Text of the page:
But you and your partner can also make a choice other than the default option. You can choose to:
Your partner must agree to your choice of a lower or no partner’s pension. Discuss this choice seriously with your partner. If you do not have a partner, you do not need to purchase a partner’s pension and your own pension benefit will be higher.
You can choose a fixed pension benefit that remains the same (‘constant’). You can also choose to receive a higher benefit in the first few years. After that, you will receive a lower benefit (‘high-low’). You choose how many years you want a higher benefit, between one and ten years. When your pension benefits start, you will know the amount of both the higher and lower benefits.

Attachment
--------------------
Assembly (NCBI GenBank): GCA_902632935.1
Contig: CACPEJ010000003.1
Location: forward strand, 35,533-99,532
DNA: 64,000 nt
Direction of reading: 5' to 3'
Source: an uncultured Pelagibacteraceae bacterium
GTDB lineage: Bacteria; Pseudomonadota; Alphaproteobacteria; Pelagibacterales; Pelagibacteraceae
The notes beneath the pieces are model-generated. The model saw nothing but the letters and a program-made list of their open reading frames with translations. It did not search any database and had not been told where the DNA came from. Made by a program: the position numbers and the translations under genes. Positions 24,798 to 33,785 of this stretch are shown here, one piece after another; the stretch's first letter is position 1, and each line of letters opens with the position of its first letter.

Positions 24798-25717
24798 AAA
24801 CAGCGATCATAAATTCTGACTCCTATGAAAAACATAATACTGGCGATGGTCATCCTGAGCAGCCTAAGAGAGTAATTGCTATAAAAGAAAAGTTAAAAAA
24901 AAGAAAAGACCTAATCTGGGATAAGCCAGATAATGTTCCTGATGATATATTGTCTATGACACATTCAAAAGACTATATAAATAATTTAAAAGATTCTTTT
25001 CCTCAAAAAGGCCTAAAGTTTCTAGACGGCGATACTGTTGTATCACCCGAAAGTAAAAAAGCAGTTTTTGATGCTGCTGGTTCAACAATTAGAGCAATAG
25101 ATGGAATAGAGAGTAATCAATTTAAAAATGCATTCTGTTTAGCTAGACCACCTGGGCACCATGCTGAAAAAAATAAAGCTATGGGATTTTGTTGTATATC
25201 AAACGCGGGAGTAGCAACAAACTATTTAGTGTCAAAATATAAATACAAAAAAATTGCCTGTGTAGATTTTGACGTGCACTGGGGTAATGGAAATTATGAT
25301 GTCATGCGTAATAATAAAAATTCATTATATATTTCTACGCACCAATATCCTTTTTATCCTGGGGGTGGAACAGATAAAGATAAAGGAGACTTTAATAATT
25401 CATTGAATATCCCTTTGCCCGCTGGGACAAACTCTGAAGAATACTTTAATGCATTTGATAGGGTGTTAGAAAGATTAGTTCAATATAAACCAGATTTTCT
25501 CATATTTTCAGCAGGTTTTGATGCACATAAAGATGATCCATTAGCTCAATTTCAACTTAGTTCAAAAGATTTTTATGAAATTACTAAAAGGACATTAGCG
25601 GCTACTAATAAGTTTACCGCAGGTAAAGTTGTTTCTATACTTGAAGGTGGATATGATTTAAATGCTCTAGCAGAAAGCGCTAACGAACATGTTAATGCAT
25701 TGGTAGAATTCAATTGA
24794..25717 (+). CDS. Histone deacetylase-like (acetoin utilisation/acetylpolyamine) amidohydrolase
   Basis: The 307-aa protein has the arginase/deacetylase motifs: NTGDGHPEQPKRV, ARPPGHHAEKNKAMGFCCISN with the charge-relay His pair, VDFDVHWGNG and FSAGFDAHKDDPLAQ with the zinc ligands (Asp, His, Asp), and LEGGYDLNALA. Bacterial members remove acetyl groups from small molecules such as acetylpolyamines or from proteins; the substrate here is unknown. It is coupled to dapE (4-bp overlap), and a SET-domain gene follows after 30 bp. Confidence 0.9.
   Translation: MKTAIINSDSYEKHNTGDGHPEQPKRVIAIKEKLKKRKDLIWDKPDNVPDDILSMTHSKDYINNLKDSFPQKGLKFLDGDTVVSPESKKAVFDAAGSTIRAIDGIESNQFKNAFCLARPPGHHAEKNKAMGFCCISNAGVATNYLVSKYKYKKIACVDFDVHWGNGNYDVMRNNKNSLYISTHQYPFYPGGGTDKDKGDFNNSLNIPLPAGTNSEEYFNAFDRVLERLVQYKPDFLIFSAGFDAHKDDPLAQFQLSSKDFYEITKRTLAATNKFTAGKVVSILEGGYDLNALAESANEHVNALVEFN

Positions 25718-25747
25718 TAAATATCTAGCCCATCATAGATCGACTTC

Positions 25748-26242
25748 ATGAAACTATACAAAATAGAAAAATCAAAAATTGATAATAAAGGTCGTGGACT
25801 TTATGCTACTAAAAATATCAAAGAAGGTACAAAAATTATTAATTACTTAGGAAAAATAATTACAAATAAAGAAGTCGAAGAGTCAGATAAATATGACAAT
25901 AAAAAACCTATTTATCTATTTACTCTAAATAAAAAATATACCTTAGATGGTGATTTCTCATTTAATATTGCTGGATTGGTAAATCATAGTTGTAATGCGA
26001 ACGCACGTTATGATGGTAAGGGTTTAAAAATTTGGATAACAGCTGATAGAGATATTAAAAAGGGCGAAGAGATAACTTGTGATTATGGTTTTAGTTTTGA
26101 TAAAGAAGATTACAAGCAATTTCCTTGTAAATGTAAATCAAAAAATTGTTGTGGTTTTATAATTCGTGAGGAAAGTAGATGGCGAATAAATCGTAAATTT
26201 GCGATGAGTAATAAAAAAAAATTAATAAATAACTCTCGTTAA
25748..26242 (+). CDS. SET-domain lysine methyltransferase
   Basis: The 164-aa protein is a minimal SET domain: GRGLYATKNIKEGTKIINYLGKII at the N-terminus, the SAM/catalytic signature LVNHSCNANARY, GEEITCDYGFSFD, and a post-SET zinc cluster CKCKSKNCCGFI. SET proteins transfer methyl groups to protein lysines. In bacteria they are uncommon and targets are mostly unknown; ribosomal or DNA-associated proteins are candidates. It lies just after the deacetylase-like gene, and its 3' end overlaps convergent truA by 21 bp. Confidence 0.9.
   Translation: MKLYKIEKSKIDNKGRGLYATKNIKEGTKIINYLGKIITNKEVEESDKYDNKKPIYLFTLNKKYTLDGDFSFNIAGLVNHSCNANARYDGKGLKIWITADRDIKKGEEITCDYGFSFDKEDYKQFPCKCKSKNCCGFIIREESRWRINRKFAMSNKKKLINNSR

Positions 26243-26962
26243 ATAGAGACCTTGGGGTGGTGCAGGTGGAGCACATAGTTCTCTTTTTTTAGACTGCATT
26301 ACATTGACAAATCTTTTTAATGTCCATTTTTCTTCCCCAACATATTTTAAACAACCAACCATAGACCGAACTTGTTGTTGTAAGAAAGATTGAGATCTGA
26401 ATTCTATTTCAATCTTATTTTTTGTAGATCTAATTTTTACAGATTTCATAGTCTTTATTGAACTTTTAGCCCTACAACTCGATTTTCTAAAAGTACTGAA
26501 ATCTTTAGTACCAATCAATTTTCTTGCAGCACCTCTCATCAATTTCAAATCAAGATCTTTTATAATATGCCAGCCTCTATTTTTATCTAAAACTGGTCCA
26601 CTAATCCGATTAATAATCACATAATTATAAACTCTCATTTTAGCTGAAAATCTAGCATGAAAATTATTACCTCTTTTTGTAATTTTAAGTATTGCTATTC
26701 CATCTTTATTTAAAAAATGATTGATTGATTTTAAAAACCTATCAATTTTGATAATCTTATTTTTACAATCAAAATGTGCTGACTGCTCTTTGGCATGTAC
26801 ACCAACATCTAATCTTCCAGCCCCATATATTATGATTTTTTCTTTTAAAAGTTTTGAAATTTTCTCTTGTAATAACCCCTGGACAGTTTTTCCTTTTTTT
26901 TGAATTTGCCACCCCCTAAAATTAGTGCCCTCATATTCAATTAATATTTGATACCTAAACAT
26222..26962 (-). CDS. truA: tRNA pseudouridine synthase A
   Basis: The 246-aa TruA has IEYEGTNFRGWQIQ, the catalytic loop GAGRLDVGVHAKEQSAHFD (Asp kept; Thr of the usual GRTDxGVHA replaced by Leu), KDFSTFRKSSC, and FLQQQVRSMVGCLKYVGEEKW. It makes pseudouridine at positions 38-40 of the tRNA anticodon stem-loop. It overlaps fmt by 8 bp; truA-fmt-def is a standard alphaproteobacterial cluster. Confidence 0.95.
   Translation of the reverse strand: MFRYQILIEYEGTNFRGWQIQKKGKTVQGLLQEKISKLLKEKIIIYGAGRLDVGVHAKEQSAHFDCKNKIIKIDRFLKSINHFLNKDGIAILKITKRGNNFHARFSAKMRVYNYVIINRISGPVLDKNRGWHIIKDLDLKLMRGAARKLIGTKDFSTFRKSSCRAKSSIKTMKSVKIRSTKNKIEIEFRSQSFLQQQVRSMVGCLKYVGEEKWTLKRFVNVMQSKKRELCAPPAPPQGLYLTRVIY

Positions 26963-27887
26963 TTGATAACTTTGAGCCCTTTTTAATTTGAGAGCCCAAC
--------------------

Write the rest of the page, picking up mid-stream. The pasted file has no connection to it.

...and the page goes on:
High-low can be attractive if you expect to need more money in the first few years. For example, because your mortgage is not yet paid off. Or because you think you will be more active in the first few years and want to be able to spend a little more.
Your choice for a constant benefit or for high-low has no effect on the level of any partner’s pension. We calculate the level of the partner’s pension (70% or 35% of your pension benefit) as if you were buying a constant pension benefit. In paying out the partner’s pension, it is always an constant benefit.
You can read more about the choices you can make for your pension benefit on the page Choices for your pension benefit.
Soon you may have a new choice when you retire. You can then receive part of your retirement pension in one go: a ‘lump sum’. With that money, you can do what you want. But if you choose a lump sum, your lifetime pension benefit will be lower. This new option will probably enter into force on 1 January 2023. That depends on when exactly the relevant law is passed.